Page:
those responsible - shooting as they did, even women and children.

Also during the term of office of the present government we have
seen 55 rural workers killed in conflicts with the forces of state
repression and the big land owners.

Another worrying situation is the rise of slave labour (see article on
this page). In 1993 according to the CPT (pastoral Land Commission)
29 cases of slave labour were recorded involving 19,940 people. The
following year there were 28 cases involving 25,193. Slave labour in
Brazil has been responsible for 95 deaths in the last 15 years. As a
rule the deaths occur when the worker tries to escape.

In addition to all this barbarity we must report systematic torture in
police custody of those accused of petty crime, impunity for those
who murder homosexuals, high levels of violent crime, murder and
suicide among the Indians and more and more sex tourism. Here as in
Bosnia, Chechnya, Haiti, Somalia... human life is worth nothing. We
have to halt this logic. The alternative as we know is anarchy!

One characteristic of the current situation is the rise of skinhead
violence. We recently received news of one young black, 23 years old,
who was murdered by a group of skinheads in the city of Curitiba
(PR). He was hit by an arrow in the neck as he was returning from

Perhaps to speak of better things. From 29-31 March at the meeting
of the National Conscientious Objectors a new organisation the MOC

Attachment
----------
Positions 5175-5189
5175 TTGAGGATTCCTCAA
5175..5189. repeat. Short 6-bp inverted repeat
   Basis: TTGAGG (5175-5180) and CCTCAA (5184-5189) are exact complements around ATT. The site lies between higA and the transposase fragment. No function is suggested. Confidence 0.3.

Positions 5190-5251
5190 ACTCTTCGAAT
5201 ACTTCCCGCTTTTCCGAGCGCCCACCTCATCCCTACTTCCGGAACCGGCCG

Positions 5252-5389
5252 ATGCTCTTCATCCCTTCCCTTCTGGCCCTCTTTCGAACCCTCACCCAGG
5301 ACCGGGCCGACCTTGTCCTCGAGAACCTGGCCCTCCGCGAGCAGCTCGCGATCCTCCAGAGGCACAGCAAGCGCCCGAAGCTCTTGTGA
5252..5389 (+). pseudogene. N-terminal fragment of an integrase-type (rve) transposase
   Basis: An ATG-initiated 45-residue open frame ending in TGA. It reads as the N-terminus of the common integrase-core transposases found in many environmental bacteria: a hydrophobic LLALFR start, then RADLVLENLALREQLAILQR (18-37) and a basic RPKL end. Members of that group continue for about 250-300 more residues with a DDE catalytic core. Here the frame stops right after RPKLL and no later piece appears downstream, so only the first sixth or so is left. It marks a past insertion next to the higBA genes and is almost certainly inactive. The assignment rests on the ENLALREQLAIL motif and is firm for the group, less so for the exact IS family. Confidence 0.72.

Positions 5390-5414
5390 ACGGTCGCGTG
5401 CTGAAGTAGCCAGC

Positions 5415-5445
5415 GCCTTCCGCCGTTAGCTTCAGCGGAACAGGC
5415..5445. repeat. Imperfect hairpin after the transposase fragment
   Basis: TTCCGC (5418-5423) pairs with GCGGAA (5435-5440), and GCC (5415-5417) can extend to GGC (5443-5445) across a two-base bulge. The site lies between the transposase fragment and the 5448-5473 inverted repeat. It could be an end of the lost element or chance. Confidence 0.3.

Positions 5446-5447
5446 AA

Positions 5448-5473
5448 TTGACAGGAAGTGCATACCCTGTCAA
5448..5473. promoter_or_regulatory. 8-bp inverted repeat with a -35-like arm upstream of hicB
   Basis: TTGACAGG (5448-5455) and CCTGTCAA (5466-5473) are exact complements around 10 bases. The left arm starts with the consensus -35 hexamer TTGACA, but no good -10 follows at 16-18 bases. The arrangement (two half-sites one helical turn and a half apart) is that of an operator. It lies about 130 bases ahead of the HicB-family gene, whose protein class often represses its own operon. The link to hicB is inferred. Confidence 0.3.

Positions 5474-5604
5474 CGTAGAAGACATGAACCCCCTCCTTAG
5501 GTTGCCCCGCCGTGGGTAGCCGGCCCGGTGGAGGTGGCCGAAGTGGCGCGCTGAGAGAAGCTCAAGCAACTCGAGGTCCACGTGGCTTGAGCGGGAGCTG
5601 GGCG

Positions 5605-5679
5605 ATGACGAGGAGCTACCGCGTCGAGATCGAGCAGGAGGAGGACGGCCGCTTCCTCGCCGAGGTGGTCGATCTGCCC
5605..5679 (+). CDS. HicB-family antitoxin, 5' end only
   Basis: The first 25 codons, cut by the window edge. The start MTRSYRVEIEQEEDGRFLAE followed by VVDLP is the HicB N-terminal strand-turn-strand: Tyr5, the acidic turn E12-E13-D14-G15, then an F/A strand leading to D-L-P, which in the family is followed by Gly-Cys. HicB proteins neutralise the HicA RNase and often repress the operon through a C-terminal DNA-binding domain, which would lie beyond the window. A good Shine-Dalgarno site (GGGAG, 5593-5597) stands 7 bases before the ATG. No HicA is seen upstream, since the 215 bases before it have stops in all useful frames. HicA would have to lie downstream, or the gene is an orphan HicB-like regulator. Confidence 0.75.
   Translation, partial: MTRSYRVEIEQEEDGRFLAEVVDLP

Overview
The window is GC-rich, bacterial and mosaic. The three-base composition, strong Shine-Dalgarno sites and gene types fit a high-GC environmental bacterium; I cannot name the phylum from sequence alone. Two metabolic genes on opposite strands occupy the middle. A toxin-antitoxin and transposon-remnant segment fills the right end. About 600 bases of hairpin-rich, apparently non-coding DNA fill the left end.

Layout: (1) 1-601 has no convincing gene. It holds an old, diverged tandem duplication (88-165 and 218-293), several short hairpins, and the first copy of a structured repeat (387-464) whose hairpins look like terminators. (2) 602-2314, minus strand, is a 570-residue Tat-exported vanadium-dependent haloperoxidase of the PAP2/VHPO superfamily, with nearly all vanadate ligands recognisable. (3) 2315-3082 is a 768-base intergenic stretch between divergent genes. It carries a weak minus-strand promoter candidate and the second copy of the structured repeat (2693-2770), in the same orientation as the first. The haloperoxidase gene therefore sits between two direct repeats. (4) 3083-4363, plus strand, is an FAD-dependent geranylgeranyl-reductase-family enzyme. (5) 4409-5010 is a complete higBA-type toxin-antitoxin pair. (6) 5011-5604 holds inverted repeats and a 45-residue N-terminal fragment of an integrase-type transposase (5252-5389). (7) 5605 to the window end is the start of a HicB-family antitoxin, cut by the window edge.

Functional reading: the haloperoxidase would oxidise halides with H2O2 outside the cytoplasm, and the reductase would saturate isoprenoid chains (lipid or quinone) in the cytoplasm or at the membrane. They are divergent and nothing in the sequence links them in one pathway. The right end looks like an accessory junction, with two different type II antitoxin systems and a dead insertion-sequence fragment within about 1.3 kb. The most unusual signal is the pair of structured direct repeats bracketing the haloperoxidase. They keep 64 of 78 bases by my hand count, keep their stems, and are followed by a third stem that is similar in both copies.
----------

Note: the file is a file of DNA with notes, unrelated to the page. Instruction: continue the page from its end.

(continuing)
(Conscientious Objectors Movement) was set up in Brazil. We hope
this organisation will flourish as it organises the struggle.

With regards to the anarchist movement we continue to be
disorganised and our ideas have very little or no social penetration. In
Brazil there are groups in various state capitals including some of the
cities in the interior - notably in Sao Paolo. But unfortunately 80% of
these groups are small with between 2 and 5 members. These activists
are also in the main young people of between 16 and 24 years of age.
Few have clear ideas about anarchist struggle and at the same time
have only vague ideas about various issues. There is great confusion
amongst us.

In spite of all this various activities, street demos, meetings etc.) are
organised in the country. We can report that groups are involved in
libertarian education, social ecology, anarcho-syndicalism, punk
culture, anti-racism, anarcho-therapy, anti-militarism etc.

In terms of publications (newspapers and magazines there is very little
- they practically don't exist. This is due to financial problems and
also, perhaps, because the new generation doesn't like and doesn't
know how to write anarchically. However, occasionally a book about
libertarian theory written by university professors.

Since 1995 with the support of the Uruguay Anarchist Federation
(FAU) the Process of Brazilian Anarchist Construction has begun
involving a large number of comrades and groups. The initial idea
was for a bigger organisation... In the short term (1996-20001) to
form organic groups organised at local, regional and national level.
And finally to seek a better form of co-ordination